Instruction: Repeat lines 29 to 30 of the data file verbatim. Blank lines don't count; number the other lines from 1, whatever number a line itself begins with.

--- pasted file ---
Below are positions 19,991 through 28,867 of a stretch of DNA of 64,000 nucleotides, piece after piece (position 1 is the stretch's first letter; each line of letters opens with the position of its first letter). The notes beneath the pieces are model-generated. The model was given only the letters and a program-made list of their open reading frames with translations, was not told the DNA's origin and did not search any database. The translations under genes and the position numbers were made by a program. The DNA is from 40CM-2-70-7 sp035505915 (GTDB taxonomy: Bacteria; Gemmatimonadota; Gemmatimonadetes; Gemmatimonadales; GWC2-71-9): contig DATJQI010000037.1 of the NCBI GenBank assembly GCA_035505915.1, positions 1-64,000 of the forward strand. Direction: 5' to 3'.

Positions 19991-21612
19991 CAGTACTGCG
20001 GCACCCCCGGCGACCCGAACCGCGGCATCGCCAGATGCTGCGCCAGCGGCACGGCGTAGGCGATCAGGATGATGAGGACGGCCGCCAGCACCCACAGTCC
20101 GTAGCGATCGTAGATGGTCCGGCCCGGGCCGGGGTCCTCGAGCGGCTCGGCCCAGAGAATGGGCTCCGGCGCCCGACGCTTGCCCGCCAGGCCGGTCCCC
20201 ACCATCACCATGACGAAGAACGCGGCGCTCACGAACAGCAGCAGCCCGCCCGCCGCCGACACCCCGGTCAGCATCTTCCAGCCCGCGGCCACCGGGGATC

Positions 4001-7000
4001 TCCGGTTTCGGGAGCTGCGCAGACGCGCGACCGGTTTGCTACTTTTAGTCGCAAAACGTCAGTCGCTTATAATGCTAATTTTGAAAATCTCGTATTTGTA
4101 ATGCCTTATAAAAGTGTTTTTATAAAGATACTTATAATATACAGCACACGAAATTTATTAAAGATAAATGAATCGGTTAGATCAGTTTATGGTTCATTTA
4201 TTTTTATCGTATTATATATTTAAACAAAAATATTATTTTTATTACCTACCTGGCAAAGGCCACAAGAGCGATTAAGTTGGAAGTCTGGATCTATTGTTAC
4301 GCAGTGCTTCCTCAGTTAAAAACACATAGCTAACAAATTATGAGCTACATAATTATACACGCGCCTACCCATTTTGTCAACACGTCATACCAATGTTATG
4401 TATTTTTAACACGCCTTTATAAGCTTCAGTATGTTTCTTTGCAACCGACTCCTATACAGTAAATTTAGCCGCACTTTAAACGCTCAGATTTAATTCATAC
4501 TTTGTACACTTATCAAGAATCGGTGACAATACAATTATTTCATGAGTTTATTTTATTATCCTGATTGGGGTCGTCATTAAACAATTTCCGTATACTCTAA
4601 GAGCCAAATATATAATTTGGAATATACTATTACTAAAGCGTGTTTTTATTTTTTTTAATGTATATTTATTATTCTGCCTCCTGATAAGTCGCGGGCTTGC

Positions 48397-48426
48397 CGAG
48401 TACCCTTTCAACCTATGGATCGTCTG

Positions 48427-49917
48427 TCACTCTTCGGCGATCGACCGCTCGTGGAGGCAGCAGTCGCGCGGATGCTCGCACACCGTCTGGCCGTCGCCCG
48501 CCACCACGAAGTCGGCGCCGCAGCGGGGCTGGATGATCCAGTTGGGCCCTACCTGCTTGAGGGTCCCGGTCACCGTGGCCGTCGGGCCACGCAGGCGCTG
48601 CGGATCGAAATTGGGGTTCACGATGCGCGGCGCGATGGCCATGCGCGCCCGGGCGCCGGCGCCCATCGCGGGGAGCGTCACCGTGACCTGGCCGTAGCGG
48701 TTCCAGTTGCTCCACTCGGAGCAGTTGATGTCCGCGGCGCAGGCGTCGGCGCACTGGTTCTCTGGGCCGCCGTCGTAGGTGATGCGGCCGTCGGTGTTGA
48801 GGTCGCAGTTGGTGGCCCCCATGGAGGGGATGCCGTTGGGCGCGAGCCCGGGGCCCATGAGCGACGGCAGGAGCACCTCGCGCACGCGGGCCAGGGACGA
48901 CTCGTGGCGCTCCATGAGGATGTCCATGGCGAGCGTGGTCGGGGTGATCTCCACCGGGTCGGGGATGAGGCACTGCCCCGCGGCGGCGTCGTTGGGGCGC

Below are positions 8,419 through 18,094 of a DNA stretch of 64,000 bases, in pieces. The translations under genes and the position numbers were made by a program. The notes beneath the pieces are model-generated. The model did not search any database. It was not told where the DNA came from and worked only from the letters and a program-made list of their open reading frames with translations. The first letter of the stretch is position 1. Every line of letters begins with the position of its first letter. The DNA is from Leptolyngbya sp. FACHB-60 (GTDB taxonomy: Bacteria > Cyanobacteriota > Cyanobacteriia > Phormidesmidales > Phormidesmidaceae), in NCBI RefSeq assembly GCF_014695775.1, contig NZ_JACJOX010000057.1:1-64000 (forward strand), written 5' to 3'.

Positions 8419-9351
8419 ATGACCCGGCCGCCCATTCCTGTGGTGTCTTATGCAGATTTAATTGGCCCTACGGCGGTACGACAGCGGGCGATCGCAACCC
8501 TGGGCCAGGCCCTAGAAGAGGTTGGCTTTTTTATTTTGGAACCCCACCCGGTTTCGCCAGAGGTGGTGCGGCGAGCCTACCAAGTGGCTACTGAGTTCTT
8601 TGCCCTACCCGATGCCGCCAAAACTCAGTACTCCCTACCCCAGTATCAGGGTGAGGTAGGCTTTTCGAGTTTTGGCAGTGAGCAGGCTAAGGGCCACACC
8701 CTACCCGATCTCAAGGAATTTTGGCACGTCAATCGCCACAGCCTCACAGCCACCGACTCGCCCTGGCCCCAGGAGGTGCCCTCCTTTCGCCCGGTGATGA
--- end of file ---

8601 TGCCCTACCCGATGCCGCCAAAACTCAGTACTCCCTACCCCAGTATCAGGGTGAGGTAGGCTTTTCGAGTTTTGGCAGTGAGCAGGCTAAGGGCCACACC
8701 CTACCCGATCTCAAGGAATTTTGGCACGTCAATCGCCACAGCCTCACAGCCACCGACTCGCCCTGGCCCCAGGAGGTGCCCTCCTTTCGCCCGGTGATGA